Radial Flow Processing
Residence time compensating device
Optimal reactor configurations for physio-chemical processes
A Virginia Commonwealth University researcher has created a new design for a radial flow device. Current radial flow devices have moving parts such as an impeller which drive the fluid. However, as the part of the new design, this device does not have any moving parts and uses relatively low pressure driven flow. Benefits of this unique design include the optimization of radial flow characteristics for the enhancement of heat (energy) transfer, mass transfer, separations, biological reactions and systems, and small molecule reactions. This device can also be constructed using 3D printed materials, which could further lower the cost of production.
The radial system is characterized by what can be termed as “residence time compensation.” During residence time compensation, reaction or molecular transport rates, which typically decrease along a process path, are compensated by an accompanying increase in the local flow residence times due to the radial flow geometry of the device. The compensating effect of increasing residence time to decreasing rates for the radial flow device in general holds for various processing applications. These applications include energy transfer such as solar, mass transfer and separation processes, where the temperature/concentration gradients decrease along the path and are compensated by residence time increases. Biological and/or cellular growth reactions involving mammalian or bacterial cells are also well suited for this geometry. Semi‐permeable membranes can also be used at the inlet/outlet interface instead of thermal walls for mass transfer recycling, such as in an artificial kidney design, dialysis, and water purification.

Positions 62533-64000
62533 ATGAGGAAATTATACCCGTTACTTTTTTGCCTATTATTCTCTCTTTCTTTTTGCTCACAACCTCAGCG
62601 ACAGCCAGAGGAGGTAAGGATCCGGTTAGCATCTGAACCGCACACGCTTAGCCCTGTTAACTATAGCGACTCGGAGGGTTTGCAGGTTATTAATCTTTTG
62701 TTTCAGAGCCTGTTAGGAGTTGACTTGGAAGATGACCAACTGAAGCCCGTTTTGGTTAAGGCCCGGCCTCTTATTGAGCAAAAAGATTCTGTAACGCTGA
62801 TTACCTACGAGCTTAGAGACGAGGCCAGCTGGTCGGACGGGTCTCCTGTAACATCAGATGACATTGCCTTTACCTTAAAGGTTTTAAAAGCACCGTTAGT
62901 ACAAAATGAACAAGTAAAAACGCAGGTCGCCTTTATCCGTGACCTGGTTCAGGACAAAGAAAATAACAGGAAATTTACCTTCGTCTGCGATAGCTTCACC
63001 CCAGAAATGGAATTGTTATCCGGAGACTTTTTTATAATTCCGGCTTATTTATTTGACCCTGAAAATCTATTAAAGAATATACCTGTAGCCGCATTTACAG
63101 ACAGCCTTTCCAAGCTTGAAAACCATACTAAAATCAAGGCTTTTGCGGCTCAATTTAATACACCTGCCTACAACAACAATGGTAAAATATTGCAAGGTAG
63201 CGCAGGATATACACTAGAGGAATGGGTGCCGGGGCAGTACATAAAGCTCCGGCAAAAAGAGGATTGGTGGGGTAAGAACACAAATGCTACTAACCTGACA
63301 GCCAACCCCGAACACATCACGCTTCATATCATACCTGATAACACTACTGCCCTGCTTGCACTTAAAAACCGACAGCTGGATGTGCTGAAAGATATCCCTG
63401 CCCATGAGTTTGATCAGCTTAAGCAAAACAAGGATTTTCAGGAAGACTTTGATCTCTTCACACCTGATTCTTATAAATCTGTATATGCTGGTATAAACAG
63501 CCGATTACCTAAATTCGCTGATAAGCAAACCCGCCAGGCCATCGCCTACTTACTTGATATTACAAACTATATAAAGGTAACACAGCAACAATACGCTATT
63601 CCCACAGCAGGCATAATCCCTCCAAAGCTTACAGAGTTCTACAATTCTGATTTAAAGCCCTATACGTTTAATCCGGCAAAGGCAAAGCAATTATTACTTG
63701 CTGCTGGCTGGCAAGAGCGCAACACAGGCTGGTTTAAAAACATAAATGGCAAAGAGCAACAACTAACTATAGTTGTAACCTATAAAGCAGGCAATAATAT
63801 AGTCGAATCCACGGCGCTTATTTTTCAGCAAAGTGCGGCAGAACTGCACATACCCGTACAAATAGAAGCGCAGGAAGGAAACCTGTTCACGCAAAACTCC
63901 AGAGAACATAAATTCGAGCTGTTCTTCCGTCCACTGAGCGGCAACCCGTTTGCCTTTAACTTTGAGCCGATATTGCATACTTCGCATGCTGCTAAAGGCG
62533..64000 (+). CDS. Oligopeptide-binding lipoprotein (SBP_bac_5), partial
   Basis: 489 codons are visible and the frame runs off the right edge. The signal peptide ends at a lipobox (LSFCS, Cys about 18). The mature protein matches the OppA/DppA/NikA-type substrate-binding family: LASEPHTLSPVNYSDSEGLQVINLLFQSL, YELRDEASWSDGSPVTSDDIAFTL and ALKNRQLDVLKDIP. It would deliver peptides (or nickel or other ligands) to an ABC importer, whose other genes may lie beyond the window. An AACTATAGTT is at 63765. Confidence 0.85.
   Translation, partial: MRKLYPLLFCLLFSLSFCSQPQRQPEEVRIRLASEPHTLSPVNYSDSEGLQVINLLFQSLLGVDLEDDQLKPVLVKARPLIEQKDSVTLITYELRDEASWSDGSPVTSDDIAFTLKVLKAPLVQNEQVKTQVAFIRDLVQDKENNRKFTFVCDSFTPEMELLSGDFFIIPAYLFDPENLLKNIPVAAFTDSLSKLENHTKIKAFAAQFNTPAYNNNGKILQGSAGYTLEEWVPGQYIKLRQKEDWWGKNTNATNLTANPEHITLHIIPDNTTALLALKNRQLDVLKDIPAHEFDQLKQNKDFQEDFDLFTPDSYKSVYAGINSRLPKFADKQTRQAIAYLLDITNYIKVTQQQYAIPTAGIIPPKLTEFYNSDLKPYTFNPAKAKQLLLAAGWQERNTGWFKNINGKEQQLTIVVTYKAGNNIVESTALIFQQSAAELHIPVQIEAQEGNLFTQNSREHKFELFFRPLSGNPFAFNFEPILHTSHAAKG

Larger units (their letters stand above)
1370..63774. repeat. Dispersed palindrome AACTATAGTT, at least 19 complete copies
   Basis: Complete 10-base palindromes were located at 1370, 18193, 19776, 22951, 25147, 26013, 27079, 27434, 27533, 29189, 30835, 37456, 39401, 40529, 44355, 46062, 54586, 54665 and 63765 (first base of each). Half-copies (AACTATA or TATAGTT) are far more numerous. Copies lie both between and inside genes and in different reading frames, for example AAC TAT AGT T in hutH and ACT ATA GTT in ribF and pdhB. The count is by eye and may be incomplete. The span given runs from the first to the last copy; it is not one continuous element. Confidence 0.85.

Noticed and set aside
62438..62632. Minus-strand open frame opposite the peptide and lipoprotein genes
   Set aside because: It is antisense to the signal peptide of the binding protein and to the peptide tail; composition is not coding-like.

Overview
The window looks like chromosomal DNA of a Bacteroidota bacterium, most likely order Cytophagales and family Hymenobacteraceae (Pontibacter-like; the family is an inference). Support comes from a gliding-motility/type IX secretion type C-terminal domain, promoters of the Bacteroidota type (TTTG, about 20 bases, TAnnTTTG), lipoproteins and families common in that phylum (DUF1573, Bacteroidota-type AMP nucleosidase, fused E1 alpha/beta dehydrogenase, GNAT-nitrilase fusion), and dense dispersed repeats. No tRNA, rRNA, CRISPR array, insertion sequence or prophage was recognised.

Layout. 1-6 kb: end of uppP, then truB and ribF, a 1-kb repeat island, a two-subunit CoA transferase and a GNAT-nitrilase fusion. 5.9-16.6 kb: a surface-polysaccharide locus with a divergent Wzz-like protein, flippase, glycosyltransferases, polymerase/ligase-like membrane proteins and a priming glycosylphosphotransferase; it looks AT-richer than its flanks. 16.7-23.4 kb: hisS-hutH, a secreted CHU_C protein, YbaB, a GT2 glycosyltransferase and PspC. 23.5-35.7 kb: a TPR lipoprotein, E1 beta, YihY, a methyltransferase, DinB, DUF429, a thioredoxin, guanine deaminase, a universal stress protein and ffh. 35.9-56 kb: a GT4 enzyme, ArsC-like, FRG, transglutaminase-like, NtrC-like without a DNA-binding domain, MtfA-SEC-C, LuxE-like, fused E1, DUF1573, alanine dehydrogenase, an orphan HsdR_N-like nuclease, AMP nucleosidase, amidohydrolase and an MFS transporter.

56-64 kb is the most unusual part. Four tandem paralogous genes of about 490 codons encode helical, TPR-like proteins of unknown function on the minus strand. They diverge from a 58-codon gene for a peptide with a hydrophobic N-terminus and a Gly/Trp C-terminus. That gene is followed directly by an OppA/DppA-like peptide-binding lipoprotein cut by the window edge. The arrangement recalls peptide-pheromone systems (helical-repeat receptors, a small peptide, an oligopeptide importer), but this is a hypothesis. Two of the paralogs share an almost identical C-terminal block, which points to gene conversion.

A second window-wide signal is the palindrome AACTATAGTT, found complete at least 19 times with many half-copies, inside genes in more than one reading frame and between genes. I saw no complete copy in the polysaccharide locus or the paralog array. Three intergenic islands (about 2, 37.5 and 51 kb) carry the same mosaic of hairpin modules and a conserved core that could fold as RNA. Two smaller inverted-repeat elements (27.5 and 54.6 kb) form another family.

Figure 1. Schematic view of the radial flow device highlighting flow pathways and absence of moving parts.